A short Leica X-U review
When the Leica X-U was announced, one of the things that was said repeatedly on all the gear forums was ‘they won’t sell many of those’. After one week of playing with the Leica X-U I can state this is probably the best camera you can buy for serious outdoor activities. Not just for underwater stuff, but any situation that involves moist, sand, dust and impact.
I know what I’m talking about. I learned to shoot in the Alps where it was cold, hot, wet, dry and where dropping a camera meant the end of your shoot. In those days, I worked with the Minolta XD series, because I trusted these cameras. They never let me down, but that was partly caused by the fact that I took care of them, simply by storing them in a camera bag. And that is where the Leica X-U shines. You never, ever need to store the X-U in a bag, because it doesn’t need one. Anyone who has ever climbed, hiked, biked or canoed knows that opening even the most conveniently designed camera bag, reduces the amount of shots you take. Opening that zipper, taking out the camera and pressing the shutter is just too much effort when you’re in a quick assault for the summit, or a difficult white water passage. Wearing a waterproof and shockproof camera around your neck means you eliminate a big part of this annoying routine and voilá: more pictures you wouldn’t have made otherwise.
I think the Leica X-U should have been called the Leica X-O: the Leica X Outdoor, because the ‘U’ suggests that the camera is designed for underwater photography. If you check out the official Leica website, it says ‘Leica X-U, simply Unstoppable’. In fact, one of the employees from Leica Netherlands told me that the ‘U’ doesn’t stand for underwater, which I also thought it would stand for. Long story short: the Leica X-U is NOT an underwater camera per se. It is very capable of shooting underwater though, but it’s designed for anyone who wants to shoot in challenging conditions and wants to get the best image quality.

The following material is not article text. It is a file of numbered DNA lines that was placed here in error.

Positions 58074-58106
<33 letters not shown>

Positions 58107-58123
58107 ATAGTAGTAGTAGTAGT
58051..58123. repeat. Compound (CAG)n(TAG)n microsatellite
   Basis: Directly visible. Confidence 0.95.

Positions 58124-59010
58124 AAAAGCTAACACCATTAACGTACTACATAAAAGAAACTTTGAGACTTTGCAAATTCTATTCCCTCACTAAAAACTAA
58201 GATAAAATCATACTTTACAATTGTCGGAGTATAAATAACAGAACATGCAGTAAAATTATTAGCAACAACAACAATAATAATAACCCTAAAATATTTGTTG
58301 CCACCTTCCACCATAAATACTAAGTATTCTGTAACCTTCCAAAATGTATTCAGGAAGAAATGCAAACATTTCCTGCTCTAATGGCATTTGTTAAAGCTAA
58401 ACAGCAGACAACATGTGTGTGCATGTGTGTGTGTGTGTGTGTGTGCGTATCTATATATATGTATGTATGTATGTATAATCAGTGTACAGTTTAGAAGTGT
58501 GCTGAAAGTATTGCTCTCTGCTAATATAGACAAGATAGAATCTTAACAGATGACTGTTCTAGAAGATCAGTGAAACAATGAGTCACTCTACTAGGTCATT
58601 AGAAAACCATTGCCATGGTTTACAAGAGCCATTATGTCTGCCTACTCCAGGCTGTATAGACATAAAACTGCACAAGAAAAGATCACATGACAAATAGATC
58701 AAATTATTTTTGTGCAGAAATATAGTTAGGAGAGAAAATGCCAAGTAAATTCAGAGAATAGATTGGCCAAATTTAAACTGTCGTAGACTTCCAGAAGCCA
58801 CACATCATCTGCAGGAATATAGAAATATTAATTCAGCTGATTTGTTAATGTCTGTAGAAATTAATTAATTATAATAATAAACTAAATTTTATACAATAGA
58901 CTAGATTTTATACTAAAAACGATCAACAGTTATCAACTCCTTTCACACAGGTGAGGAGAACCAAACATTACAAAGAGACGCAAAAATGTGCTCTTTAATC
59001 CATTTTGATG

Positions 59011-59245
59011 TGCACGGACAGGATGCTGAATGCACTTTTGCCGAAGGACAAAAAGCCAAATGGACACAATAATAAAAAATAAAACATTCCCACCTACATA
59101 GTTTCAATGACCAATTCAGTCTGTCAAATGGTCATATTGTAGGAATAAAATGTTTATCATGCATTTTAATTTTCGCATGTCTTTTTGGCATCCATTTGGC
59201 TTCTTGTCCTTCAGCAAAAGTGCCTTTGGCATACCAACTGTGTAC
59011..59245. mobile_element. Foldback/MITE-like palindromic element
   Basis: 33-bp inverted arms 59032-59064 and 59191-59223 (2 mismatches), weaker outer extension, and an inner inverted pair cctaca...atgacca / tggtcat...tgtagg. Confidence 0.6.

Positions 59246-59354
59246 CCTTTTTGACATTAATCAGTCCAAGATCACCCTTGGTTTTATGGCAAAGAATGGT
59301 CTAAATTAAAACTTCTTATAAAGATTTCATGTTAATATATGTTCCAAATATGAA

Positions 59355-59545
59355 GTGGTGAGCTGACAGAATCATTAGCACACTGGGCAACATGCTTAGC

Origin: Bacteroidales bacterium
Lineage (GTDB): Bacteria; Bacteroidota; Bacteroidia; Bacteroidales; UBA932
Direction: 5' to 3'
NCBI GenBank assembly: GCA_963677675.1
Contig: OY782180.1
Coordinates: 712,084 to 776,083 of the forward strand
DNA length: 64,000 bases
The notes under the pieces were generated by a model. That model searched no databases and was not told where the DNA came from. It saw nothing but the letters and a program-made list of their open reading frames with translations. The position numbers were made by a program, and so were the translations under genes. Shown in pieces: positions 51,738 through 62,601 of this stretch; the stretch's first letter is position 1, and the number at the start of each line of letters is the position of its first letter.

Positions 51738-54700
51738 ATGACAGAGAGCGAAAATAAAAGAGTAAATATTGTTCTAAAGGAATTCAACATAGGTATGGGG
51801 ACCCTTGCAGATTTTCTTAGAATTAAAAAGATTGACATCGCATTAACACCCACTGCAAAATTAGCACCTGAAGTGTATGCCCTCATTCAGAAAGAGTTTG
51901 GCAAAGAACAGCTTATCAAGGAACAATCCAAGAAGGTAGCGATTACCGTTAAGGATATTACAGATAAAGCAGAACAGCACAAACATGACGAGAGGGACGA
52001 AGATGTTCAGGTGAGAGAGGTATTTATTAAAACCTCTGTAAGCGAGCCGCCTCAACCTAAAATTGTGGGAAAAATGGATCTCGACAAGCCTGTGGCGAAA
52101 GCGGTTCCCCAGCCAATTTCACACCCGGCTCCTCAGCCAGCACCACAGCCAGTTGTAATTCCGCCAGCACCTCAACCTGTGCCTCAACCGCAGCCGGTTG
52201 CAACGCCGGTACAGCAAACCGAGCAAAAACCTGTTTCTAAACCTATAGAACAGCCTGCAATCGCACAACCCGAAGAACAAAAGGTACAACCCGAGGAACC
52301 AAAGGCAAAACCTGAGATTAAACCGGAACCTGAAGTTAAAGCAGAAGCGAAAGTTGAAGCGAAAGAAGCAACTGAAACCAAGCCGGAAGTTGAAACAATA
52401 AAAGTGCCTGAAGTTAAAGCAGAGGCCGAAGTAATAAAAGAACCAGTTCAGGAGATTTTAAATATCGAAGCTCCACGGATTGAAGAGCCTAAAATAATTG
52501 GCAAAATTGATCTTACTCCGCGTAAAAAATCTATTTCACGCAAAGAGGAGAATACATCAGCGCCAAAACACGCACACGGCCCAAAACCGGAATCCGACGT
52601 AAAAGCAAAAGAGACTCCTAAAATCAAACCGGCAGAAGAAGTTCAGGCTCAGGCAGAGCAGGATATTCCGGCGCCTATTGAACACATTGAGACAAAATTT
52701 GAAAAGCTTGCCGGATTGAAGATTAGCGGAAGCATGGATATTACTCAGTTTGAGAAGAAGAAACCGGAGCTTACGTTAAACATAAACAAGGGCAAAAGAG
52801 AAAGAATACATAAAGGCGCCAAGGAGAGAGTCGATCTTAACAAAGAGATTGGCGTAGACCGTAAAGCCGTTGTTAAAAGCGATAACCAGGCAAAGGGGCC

But this was going to be a short review, so here we go. Is the Leica X-U any good? Yes, handling wise, it doesn’t differ much from the ‘normal’ X-series. The buttons are slightly stiffer, because they’re rubberized and the overall feel is somewhat beefier and more solid. There’s no option for an electronic viewfinder, which is quite understandable in a waterproof camera. You do have the option to slide an optical viewfinder on top, for framing without the screen. I’d recommend if battery life is crucial on your trip – which it quite often is on outdoor trips – but otherwise, the screen is good and bright enough to use even in sunlight. If you’re looking for an optical viewfinder, bear in mind that all regular viewfinders aren’t waterproof. Nikonos makes waterproof viewfinders, but you could also try to find a very simple viewfinder without any glass.
Autofocus is fast and reliable and the manual focus works intuitively as well. Same as the X type 113. The biggest difference, the waterproof housing not considered, is the fact that the X-U is equipped with a flash on the upper part of the lens. I’m not a flash photographer, but it can be extremely useful on a camera for the outdoors. I can’t help but think that it would have been better with a tiny ring flash, but that was probably not possible.
IQ wise: well, this is the X type 113 in a neat waterproof package, so yes, IQ is great. The lens is sharp and in combination with the sensor delivers the typical Leica X look. Steve Huff has written a lot about this look, so check out his X reviews. The lens has a maximum aperture of 1.7, but this won’t work for close-up. Here the camera will automatically stop down to 2.8. Again, there’s enough information about this lens elsewhere.
As far as I’m concerned, there’s only one downside about this camera: I would have preferred a slower lens with a lower weight. Most of the outdoor shooters will use this camera in reasonable light but often in situations where weight is a big issue. A 2.8 lens is fast enough for that and would have made a considerable lighter camera. On the other hand, many, many X1 and X2 users wanted a faster lens. Leica finally made that happen in the X 113 and of course, they probably wanted their best X in a waterproof housing. Also, for photographers using the X-U underwater, the extra 1,5 stop does make a difference.
I’m excited about the Leica X-U. Not because I’m a diver -I’m not -, but because I’m a canoeist, a cyclist and being outdoors is the thing I love most. Now, there is finally a camera that you can take with you in any situation, without having to put it in a bag. It sounds like a minor detail, but in reality, it does make a huge difference.